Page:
Given the implications of furlough and redundancies which may well arise from the fallout from Covid-19, the following arguments are likely to become relevant factors in the reasonableness test:
The basis of these financial affordability arguments will be familiar to social housing practitioners but the situation caused by Covid-19 magnifies and increases their scope.
As a result of Covid-19 there is likely to be an increase in cases where the order of the court is long-term suspension of possession orders. There is precedent for this in the case of Lambeth LBC v Henry (2000) 32 HLR 874, where the Court of Appeal upheld a decision to impose a suspended order for 23 years deciding that it was within the court’s discretion in the circumstances of that case.
One possibility is that as the stay does not apply to an application for case management directions which are agreed by all the parties (paragraph 2A(c) of PD 51Z) there may be scope for the parties to agree orders adjourning the case generally with terms for periodical repayments. It is difficult to see how paragraph 2A(c) could apply however to agreed orders for suspended possession orders disposing of the case during the stay, as this would require the court’s approval in the form of a Judgment, which the wording of PD 51Z does not appear to cover.
Cases where possession is sought due to anti-social behaviour
The effect of the stay on possession on grounds of antisocial behaviour (Ground 2 of Schedule 2 HA 1985 or Ground 14 Schedule 2 HA 1988) is another issue. Media reports suggest that anecdotally, with the lockdown having forced many to work from home or stay at home, incidences of noisy neighbours have increased [https://www.bbc.co.uk/news/newsbeat-52579586].
Again, the imposition not only of PD51Z but also the various versions of The Health Protection (Coronavirus, Restrictions) (England) Regulations 2020 (of which there have been 3 versions at the time of writing) are likely to impact the reasonableness test on any attempts to seek possession:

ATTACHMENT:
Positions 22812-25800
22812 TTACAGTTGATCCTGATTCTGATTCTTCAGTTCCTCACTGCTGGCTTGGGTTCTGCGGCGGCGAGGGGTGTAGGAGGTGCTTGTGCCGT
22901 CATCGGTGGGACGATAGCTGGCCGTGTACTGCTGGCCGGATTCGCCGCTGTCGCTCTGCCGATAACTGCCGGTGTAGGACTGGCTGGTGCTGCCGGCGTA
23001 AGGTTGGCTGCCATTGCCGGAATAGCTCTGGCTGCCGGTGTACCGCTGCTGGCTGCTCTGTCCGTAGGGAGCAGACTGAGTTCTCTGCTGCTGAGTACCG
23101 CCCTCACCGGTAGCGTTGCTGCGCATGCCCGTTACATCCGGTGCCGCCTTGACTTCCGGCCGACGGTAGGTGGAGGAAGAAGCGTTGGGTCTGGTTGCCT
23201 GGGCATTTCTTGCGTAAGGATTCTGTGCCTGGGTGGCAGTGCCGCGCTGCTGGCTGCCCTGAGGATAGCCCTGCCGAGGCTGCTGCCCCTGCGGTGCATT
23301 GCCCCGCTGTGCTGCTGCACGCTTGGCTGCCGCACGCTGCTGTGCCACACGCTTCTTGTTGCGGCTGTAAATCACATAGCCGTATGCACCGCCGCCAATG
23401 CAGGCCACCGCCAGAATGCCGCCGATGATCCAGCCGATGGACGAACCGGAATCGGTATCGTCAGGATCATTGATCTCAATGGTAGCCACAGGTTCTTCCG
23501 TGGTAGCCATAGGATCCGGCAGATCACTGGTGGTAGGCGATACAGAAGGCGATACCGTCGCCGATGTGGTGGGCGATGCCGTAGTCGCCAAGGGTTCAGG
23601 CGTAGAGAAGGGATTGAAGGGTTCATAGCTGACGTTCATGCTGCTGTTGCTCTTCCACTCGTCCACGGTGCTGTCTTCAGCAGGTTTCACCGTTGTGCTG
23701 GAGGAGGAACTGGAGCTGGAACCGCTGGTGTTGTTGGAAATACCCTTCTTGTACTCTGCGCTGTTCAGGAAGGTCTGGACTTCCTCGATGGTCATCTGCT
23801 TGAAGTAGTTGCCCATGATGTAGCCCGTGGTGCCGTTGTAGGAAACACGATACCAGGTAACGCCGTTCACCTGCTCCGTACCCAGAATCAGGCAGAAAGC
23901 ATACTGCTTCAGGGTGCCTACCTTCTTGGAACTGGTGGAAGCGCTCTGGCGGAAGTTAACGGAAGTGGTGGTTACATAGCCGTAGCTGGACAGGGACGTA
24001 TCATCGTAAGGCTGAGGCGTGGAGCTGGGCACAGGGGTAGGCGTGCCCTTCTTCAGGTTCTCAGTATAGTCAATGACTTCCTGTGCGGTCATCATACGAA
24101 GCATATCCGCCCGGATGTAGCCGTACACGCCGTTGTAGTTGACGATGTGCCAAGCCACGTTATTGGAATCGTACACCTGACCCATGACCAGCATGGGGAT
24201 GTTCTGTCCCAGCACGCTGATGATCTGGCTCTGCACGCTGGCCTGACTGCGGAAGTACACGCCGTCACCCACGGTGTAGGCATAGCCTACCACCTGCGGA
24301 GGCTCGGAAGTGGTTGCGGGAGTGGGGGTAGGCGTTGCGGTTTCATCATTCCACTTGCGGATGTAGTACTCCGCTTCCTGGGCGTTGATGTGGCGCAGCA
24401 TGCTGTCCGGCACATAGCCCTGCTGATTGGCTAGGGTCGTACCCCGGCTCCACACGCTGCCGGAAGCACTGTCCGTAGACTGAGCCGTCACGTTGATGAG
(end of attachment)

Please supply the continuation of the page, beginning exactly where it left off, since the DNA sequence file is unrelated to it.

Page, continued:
One key aspect of the reasonableness test in anti-social behaviour cases is the structured discretion (in section 85A(2) of HA 1985 and section 9A of HA 1988):
“The court must consider, in particular–
(a) the effect that the nuisance or annoyance has had on persons other than the person against whom the order is sought;
(b) any continuing effect the nuisance or annoyance is likely to have on such persons;
(c) the effect that the nuisance or annoyance would be likely to have on such persons if the conduct is repeated.”
The question may very well be whether or not part of the contributing factors for the nuisance are borne out of the lockdown regulations, for instance neighbours may experience more noise from tenants if they have been restricted to being at home or having to work from home. A court may well consider that in individual cases that if the timing of the increase in noise reported by neighbours correlates with the lockdown measures, this can be expected to improve once the lockdown rules are sufficiently relaxed for people to be able to leave their homes again.
When considering whether any possession order should be postponed or suspended, the law indicates that there needs to be an assessment of the future conduct of the tenant, which includes assessing past behaviour, circumstances of any promise to comply and the reliance which the court can place on the word of the promisor (Leeds & Yorkshire Housing Association v Vertigan (2011) HLR 13). The imposition of the stay on possession proceedings by PD 51Z may well result in situations where tenants have an opportunity to prove their conduct can improve during the period of the lockdown.